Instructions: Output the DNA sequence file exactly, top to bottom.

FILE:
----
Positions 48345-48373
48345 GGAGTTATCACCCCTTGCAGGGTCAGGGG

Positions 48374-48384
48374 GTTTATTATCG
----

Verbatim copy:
Positions 48345-48373
48345 GGAGTTATCACCCCTTGCAGGGTCAGGGG

Positions 48374-48384
48374 GTTTATTATCG